The titles of Kammerer’s artworks use Latin root names to describe their structural types. For example, works that radiate outward are titled Radiata, with roman numerals used for sequential pieces. The artist wants to free the viewer from preconceived word associations. By using neutral sounding titles, the enigmatic qualities of the artwork remain intact.
Kammerer believes his most successful works offer an enduring visual riddle. “My curiosity and motivation to build something often springs from an indefinite idea,” he says. “What I’m making remains a mystery.”
Fossils are among Kammerer’s many inspirations—for him, they are almost akin to religious artifacts, revealed by science. “Holding an ancient fragment of life that shares a common ancestry is awe-inspiring and humbling,” he says.
Such reverence is evident in Ichthyosaurus, a sculpture of a fishlike reptile dating to the Early Jurassic Period (about 250 million years ago). It had a long snout with sharp teeth; eyes as big as basketballs assisted dark-water hunting. Many intact skeletal fossils have been found in Germany, once an inland ocean. Kammerer’s nine-foot-long sculpture shows its sleek body, long beak and powerful tail. The flippers, beak, backbone nodules and tail are meticulously carved from birch plywood and walnut. The leathery skin of the creature is suggested by the colour and texture of the segmented body, constructed with wood and rice paper—and lit from within.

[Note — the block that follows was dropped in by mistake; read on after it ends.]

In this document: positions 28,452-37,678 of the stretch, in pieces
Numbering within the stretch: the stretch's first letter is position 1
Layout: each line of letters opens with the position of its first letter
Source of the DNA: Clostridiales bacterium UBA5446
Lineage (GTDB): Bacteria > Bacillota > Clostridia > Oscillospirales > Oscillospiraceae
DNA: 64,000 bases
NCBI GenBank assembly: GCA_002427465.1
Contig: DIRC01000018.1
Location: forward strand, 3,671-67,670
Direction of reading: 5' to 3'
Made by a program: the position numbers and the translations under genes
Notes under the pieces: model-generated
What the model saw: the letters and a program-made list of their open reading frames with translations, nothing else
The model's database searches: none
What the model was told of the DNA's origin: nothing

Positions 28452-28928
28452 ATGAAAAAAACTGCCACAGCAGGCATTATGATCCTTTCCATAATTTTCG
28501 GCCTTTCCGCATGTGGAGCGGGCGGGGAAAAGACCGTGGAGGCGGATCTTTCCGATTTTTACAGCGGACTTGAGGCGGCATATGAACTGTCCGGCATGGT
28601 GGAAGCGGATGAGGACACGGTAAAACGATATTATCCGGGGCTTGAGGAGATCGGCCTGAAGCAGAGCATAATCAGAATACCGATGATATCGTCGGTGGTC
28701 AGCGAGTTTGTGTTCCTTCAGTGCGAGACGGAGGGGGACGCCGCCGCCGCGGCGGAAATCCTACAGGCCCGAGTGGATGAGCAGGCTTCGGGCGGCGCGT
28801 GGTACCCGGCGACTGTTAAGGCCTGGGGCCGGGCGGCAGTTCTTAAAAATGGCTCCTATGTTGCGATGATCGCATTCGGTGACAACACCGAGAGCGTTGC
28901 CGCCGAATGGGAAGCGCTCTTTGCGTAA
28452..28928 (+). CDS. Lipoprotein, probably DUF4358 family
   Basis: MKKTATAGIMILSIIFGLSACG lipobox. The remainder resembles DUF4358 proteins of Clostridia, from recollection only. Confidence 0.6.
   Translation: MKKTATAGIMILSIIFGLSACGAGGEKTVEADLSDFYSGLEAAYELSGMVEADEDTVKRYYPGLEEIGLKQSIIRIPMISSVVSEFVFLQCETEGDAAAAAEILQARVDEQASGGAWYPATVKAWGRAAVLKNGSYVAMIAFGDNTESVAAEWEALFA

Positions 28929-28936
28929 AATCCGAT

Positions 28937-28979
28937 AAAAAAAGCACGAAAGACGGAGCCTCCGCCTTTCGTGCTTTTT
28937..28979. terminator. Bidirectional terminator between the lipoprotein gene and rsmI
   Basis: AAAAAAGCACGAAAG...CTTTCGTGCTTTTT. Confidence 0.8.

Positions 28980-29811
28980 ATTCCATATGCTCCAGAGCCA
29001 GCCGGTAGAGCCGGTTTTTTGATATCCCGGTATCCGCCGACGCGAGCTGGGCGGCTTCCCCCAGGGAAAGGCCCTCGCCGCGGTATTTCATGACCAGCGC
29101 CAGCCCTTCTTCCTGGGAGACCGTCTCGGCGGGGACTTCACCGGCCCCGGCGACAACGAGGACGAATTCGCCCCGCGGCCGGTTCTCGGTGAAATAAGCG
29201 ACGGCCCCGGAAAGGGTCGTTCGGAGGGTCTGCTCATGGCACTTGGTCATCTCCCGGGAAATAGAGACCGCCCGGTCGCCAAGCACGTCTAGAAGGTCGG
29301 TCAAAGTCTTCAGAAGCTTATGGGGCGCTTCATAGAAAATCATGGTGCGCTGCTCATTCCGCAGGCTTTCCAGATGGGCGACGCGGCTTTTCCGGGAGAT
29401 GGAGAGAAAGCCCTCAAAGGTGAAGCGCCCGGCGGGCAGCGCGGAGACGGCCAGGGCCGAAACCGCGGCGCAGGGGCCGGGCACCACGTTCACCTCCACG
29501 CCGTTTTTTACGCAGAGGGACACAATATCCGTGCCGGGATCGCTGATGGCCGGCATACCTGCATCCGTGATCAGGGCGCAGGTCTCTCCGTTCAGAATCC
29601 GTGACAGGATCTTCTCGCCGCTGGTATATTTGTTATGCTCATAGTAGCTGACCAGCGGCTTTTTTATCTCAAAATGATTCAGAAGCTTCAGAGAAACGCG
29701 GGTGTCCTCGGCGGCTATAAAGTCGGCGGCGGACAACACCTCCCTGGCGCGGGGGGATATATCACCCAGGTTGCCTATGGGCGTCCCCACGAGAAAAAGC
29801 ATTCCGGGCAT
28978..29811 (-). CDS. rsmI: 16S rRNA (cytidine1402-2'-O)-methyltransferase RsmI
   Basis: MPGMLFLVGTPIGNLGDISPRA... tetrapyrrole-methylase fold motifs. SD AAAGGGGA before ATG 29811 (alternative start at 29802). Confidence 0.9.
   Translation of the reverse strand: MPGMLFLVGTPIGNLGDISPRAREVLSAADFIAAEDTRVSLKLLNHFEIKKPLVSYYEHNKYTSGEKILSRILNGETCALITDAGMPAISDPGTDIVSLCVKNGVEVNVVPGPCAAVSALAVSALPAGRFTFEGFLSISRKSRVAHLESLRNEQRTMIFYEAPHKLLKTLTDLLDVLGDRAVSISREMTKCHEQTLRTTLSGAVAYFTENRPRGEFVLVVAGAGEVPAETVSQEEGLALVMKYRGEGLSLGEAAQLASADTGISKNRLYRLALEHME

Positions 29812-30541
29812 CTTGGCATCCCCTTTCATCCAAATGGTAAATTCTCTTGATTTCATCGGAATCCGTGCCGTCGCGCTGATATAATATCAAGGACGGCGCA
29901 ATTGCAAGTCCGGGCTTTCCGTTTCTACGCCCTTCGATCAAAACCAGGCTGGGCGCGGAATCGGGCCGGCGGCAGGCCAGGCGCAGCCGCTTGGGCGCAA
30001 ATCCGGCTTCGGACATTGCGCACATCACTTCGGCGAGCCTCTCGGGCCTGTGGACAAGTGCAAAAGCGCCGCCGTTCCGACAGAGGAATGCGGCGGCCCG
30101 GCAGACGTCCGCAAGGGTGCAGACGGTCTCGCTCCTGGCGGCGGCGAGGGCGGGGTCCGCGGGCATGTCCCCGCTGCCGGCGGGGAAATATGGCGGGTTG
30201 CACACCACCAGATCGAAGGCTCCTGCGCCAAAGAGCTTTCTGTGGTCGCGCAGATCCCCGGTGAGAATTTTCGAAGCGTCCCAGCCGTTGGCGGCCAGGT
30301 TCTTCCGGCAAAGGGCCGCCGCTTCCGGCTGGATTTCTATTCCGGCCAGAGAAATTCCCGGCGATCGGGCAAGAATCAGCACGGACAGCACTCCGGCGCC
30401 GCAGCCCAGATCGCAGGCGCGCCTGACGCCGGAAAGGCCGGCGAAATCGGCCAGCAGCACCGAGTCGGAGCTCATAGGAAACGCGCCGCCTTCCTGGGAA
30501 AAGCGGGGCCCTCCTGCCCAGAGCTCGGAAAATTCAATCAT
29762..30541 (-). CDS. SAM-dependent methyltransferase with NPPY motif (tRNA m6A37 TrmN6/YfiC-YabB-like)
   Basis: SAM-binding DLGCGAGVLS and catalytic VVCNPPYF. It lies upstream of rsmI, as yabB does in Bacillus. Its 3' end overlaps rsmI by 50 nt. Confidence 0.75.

Art, earth sciences and the study of antiquity combine in this artist’s oeuvre. In works like Stromata IV, he demonstrates a many-layered intellect. The word stromata refers to the supporting structures of a cell—or alternatively, a philosophical dictionary or text from medieval times.
Learning about the universe through scientific inquiry connects Kammerer with life-generating forces. His artwork Chambers VI reminds him of the periodic table of elements. These chemical compounds were forged inside a super nova and are the building blocks of life.
Prehistoric artmaking, earth goddesses such as the Venus of Willendorf (25,000 BCE), origin myths and traditional cultures also intrigue Kammerer. As long as there are questions to ask and connections to be made, this artist will be hard at work on his next creation.
See more images of Mike Kammerer’s work at mikekammerer.com.
Kate Cino has run www.artopenings.ca for over 10 years, and has written about the arts in Victoria for even longer.